Friday, December 29, 2006

"Golden Time" ©


Today I simply had great fun with color. I pushed to the "neo impressionism" limit, as far as I could. Also of note, I experimented with a new ground of hardwood covered in white gesso. It was very different from canvas and allowed some movement of my brush that was quite exciting.

Oil on board, 8" X 10"


René PleinAir said...

Very nice, i even could turn down the heater with such colors.

Have you ever read this thread?

Laura Wambsgans said...

Hi Rene, Thank you for going along with my color spree. I have spent a bit of time on wetcanvas and think the site is a terrific source for artists. I don't know the specific thread you mentioned but will look for it. Have a wonderful New Year. Laura

Lael said...

Hello Laura
love your paintings, would you discuss your colour pallete and methods if you have time?

Laura Wambsgans said...

Hi "Hummingbird Sky Sudio", thanks for the comment and looking at my blog. My color palette depends upon the scene. When painting plein air I use a very limited palette. Today, I used just a lemon yellow, ultra marine blue, vermilion red and brown pink. When I am working in the studio I use a "mother" color and play off of that. My goal is to give the painting harmony.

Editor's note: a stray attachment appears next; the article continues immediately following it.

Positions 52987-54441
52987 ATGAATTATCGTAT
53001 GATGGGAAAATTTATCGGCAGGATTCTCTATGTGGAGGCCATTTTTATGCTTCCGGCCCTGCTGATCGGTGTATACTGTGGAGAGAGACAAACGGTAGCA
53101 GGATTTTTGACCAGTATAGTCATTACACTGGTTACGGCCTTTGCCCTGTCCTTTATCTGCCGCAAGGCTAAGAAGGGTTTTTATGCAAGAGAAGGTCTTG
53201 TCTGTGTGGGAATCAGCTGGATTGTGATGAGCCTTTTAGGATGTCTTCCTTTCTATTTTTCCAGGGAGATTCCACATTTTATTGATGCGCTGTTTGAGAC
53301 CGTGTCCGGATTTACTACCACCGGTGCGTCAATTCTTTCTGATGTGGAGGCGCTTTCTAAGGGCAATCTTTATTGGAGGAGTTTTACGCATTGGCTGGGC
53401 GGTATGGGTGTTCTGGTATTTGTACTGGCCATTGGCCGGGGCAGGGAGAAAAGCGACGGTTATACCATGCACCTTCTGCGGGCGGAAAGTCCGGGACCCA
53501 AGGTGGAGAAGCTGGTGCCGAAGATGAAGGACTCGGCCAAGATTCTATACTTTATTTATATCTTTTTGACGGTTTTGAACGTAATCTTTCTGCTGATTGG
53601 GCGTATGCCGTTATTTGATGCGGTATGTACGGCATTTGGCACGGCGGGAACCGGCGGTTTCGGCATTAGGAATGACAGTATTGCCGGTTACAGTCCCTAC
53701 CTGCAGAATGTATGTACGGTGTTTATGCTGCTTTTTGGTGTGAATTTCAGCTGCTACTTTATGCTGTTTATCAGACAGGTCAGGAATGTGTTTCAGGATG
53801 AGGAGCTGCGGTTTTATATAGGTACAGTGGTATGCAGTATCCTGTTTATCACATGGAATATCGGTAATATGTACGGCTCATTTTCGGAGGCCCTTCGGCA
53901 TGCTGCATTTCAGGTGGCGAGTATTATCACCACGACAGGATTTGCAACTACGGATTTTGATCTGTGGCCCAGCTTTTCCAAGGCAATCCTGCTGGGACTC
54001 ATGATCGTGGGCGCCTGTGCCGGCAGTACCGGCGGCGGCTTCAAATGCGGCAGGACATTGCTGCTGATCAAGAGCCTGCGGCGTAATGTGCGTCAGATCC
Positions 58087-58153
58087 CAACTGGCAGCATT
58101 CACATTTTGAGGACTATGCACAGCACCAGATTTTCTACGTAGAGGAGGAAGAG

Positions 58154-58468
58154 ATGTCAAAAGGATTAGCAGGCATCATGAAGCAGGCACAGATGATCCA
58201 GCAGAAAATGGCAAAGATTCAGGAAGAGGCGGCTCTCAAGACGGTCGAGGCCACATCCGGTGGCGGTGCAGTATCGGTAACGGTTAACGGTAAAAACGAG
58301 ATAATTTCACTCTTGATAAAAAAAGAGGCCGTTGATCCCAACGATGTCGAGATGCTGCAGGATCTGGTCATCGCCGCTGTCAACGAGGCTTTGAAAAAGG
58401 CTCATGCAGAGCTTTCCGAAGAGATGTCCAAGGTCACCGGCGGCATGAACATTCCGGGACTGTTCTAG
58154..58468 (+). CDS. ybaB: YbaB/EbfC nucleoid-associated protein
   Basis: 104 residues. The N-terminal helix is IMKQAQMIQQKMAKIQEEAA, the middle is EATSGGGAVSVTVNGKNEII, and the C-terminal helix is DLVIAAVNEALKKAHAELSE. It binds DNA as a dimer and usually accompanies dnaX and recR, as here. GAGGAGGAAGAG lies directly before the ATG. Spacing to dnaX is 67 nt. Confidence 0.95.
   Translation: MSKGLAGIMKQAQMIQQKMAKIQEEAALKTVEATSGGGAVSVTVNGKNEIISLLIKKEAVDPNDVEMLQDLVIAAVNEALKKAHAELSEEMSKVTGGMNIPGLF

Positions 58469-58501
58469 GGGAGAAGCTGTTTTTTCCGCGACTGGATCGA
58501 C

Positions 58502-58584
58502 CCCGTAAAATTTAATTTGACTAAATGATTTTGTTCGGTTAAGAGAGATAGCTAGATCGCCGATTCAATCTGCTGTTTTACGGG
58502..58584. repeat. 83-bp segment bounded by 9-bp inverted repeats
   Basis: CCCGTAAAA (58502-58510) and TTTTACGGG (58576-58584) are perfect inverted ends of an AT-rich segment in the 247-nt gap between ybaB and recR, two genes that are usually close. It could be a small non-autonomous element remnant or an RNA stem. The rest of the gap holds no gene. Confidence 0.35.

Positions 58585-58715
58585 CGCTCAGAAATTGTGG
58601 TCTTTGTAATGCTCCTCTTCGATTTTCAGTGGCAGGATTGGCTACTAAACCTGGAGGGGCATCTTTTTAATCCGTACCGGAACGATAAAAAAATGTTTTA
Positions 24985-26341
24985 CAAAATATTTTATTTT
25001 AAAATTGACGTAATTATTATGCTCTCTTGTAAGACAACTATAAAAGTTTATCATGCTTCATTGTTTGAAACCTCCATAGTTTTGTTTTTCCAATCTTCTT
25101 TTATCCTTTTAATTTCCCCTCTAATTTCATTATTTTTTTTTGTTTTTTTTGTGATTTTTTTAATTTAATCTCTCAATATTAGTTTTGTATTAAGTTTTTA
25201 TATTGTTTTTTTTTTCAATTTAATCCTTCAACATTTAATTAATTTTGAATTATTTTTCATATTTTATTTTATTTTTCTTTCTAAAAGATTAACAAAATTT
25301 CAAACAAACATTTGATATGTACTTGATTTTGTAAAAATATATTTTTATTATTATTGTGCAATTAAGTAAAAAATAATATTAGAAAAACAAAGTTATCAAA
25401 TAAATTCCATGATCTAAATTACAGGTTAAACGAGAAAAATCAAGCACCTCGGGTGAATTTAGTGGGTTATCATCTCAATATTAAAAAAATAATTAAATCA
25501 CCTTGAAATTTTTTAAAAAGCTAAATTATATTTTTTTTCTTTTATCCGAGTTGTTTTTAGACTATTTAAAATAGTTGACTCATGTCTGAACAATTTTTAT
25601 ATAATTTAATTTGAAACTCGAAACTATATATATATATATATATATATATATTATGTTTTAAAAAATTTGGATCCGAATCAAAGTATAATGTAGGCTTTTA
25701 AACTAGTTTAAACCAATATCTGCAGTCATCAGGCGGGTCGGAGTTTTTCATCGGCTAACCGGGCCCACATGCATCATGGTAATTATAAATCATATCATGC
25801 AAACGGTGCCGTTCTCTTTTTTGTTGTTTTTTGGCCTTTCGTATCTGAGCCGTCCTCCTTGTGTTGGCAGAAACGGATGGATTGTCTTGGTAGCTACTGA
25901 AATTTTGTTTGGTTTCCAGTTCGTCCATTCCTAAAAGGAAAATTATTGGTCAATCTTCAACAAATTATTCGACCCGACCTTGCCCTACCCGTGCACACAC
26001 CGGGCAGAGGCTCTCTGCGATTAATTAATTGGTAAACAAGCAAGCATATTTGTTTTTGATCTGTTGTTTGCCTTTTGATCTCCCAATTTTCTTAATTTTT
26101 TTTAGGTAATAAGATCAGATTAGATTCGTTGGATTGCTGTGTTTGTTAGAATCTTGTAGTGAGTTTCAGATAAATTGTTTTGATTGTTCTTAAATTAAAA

As far as method, again it depends a lot on the time I have, the subject (complexity) etc. Usually I block out the composition with a liner brush, then block in the darks, then finding the largest shapes block in everything. My goal at this point is to cover the entire canvas with paint. Once accomplished and feeling good about the composition, then I start to paint. Usually working from rear to front. I am constantly trying to make sure that I have a focal point, good values, shapes creating a pattern etc.

Getting to the end of the painting I keep checking to see if it's still reading, I haven't lost any separations between items and so on.

I hope this is what you were looking for. Sorry it's so loose, but each painting demands it's own pattern. I see the finished painting in my mind before I even start working and that image gives me the approach for that piece.

If you have any other questions, just email or comment here, I'll do my best to answer you.


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